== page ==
When you visit NUG Wellness, you won’t be greeted by faceless concrete or the ominous presence of a reinforced metal door. Instead, upon arriving at the cannabis company’s new brick and mortar dispensary in San Leandro, the first thing one is likely to notice is the large exterior windows that invite visitors to enjoy a clear view of the reception area within.
For older cannabis users, places like NUG Wellness feel a lifetime apart from the era of covert cannabis, when many medicinal dispensaries — legit or otherwise — valued discretion above all else. In the wake of Proposition 64, a new species of dispensary has subsequently emerged: a generation of shops devised with the benefit of legally hired architects and designers. A far cry from the dim lighting and limited offerings of past pot shops, this new crop of dispensaries are redefining what we’ve come to expect from the experience of purchasing cannabis.
In San Carlos, the recently opened Well by Caliva touts itself in a press release as a “first-of-its-kind wellness experience and concept store, rooted in mindfulness and designed to be a personalized experience for every customer.” To that end, the store has been separated into two distinct sections — another popular trend in dispensary design.
“The layout is comprised of two parts,” says Elizabeth Cooksey, senior vice president of retail at Caliva. “The first room is open and inviting… where shoppers can browse products in a friendly and educational environment. The second part of the store is a space reserved for our regularly scheduled wellness events and services.”
No longer simply shelters to house and sell pot, companies in the Bay Area now often factor in space for classes, product demonstrations, and social events when designing a new retail location. It was definitely on the minds of the Wellness by NUG team when they included a lounge space and a meeting room into their plans.
Located at 3089 Teagarden Street in San Leandro, NUG’s San Leandro store is situated in a building adjoining the headquarters of Davis Street Family Resource Center (the non-profit is an official partner for the dispensary, with 2 percent of proceeds from every sale going to the local family services organization). Once inside, a staff member checks visitors into the system, at which point they are invited to enter a sizeable showroom that’s not afraid of empty space.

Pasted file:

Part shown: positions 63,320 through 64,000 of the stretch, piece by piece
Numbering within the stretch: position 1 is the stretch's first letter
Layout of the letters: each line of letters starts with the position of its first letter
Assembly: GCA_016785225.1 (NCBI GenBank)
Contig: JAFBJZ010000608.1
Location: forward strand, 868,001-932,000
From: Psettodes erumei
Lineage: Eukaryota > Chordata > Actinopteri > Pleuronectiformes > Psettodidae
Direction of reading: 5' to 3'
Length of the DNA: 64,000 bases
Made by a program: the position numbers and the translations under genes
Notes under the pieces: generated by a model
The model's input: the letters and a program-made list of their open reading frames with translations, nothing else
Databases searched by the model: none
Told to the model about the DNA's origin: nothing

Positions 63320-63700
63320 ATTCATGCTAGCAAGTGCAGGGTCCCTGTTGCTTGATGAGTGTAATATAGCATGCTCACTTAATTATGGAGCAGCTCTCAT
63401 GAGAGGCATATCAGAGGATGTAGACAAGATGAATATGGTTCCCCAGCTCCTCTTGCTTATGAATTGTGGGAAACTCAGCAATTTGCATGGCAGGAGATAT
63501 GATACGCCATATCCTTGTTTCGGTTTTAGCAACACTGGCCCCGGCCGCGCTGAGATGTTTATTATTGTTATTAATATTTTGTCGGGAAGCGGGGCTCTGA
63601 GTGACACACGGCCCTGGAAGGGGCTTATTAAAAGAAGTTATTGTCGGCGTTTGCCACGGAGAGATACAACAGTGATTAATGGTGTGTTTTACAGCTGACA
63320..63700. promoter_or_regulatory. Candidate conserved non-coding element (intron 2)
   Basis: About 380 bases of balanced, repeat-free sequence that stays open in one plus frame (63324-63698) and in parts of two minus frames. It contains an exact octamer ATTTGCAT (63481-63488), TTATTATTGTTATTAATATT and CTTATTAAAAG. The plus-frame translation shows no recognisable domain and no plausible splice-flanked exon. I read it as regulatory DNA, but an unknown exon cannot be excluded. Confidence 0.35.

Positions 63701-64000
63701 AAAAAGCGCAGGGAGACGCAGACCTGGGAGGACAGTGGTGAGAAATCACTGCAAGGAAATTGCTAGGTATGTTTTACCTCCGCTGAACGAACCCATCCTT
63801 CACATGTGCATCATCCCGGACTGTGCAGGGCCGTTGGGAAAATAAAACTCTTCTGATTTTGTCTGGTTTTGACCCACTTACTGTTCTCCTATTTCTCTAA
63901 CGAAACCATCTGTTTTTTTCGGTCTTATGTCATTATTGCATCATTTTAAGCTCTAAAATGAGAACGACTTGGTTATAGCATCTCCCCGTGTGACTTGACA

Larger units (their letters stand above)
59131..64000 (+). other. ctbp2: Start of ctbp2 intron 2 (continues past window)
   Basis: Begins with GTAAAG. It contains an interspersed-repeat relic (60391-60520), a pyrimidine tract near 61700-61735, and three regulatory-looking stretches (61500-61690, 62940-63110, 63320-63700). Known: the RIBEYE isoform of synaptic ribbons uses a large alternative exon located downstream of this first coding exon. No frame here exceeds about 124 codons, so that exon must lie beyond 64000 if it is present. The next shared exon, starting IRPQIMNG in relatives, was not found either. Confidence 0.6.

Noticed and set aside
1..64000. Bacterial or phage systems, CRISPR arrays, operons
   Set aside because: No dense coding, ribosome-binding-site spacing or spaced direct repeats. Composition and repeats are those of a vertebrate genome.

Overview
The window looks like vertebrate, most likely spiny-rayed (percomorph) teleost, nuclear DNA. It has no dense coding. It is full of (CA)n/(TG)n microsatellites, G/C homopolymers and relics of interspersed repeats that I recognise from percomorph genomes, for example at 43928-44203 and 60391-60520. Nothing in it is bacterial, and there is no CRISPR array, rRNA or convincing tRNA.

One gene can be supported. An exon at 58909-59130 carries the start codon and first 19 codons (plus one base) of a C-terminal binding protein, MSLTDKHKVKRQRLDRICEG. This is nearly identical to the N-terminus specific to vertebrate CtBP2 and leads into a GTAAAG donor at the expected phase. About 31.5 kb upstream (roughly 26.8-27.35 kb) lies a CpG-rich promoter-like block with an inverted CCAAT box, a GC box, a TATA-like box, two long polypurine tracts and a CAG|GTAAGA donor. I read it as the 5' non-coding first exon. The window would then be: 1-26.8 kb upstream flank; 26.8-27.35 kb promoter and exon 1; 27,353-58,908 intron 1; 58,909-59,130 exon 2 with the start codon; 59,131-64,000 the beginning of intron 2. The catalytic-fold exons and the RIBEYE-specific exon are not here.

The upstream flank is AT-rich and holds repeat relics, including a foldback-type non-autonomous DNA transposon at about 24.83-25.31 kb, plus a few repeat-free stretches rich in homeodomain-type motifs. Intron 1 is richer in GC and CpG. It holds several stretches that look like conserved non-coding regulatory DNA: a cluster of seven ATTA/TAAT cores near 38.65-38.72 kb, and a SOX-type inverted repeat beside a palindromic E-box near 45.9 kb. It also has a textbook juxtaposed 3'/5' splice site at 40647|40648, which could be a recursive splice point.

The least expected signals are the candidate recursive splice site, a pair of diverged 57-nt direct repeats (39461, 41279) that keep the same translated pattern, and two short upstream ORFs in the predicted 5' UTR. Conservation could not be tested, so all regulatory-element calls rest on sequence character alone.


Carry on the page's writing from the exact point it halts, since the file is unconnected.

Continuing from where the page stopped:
Separated from the register area by an eye-catching wall comprised of metal and wooden slats, the dispensary’s main space plays host to six raised glass cases — each featuring a collection of products bound together by a brand or theme — and a smelling station where customers can sniff strains prior to purchase.
Designer Dominique Alexander says that the San Leandro dispensary’s choice to forego the pomp and circumstance of space-hogging displays and excessive adornments better serves the vision of NUG founder Dr. John Oram.
“John is very much a minimalist,” says Alexander. “That certainly had a bit of influence in our design in terms of appealing to his minimalistic taste. We really just wanted to highlight the product. Overdesign is something that we try to stay away from. We don’t really want a lot of tricks and gimmicks.”
Transparency is a major theme of NUG’s aesthetic, as evidenced by the exposed ceilings and open floor plan utilized at their San Leandro location. Currently operating under a soft opening with a formal launch date of Jan. 25, the San Leandro store is the second dispensary Alexander Design and NUG partnered on.
In March, the two unveiled NUG’s first brick and mortar location in Sacramento. Earlier this fall — six months after opening its doors — NUG Sacramento was voted “Best Place to Buy Cannabis” by Sacramento Magazine readers. NUG’s Sacramento and San Leandro stores are soon to be joined by a third sibling as well, as Alexander confirms that he and NUG are already hard at work on a new dispensary slated to open in Oakland in early 2020.
It’s possible the pair’s third dispensary together will include another call to Chris French Metal.
At present, the highly-touted Oakland firm’s architectural metal work is already featured at both of NUG’s existing locations. Touches like Chris French’s metal designs, which divide the retail and checkout areas of the San Leandro dispensary, are part of the flourishes Alexander hopes will unify each NUG location. While there is also a desire to differentiate each store as well, he sees consistency as a key facet in making customers comfortable when facing something as potentially foreign as cannabis.
“We aren’t just designing beautiful furniture and artwork,” he says. “We’re helping to create a core identifiable brand. We’re also trying to make places where we could bring our mothers, where we could bring anyone, and we try to approach that from a holistic standpoint.”
Though NUG is currently Alexander Design’s only cannabis client, the firm’s namesake believes that the regulated weed industry represents an incredible new potential source of work and creativity for the larger creative community.
“The cannabis industry represents a multitude of opportunities for a lot of artists and a lot of other creative people,” Alexander says. “For us, it has been a really, really great project to energize us and challenge ourselves with after 15 years. You know, we look for those projects that are challenging, that are different, and this was definitely one of them. Each project with NUG still feels like a challenge but we’ve definitely settled into a sweet spot.”
The writer is both performative and confessional in 'You Never Had It: An Evening with Bukowski.'